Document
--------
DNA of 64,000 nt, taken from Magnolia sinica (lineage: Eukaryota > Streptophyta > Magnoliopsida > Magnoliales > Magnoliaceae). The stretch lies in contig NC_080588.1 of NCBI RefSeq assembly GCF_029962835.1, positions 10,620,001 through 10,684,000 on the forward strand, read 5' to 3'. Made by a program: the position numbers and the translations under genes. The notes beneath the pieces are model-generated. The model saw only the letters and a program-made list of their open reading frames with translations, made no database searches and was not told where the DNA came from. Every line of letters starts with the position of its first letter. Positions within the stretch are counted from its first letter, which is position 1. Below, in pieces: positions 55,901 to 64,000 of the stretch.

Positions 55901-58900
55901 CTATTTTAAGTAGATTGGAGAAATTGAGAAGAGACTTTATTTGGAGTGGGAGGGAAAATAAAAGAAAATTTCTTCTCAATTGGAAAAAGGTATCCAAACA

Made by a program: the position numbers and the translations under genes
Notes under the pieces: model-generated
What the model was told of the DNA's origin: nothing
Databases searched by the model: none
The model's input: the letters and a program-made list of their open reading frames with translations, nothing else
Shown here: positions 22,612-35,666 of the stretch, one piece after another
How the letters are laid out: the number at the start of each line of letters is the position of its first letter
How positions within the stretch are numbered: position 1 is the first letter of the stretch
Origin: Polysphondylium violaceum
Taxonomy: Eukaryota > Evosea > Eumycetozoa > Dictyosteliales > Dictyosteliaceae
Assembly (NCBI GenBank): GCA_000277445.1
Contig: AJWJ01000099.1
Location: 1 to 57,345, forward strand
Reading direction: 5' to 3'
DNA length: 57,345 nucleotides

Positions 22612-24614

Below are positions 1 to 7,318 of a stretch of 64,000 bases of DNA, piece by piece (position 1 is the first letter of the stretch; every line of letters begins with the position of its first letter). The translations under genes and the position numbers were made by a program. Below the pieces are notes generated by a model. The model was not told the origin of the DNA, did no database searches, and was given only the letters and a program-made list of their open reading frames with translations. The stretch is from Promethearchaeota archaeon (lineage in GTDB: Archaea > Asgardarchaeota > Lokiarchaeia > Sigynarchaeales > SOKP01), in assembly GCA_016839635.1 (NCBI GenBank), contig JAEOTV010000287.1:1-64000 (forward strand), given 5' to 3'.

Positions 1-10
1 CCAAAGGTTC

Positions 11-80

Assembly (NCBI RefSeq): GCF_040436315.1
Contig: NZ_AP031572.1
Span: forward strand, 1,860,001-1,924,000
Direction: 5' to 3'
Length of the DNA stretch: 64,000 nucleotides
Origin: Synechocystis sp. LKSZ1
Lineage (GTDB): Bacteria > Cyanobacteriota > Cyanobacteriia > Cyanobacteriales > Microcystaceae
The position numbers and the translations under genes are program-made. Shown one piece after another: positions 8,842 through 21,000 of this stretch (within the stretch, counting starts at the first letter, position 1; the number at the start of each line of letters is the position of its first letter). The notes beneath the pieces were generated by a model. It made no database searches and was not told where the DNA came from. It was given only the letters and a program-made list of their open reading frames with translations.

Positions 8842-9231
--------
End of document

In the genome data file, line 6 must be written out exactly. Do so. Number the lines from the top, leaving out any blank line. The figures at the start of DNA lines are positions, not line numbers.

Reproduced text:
What the model was told of the DNA's origin: nothing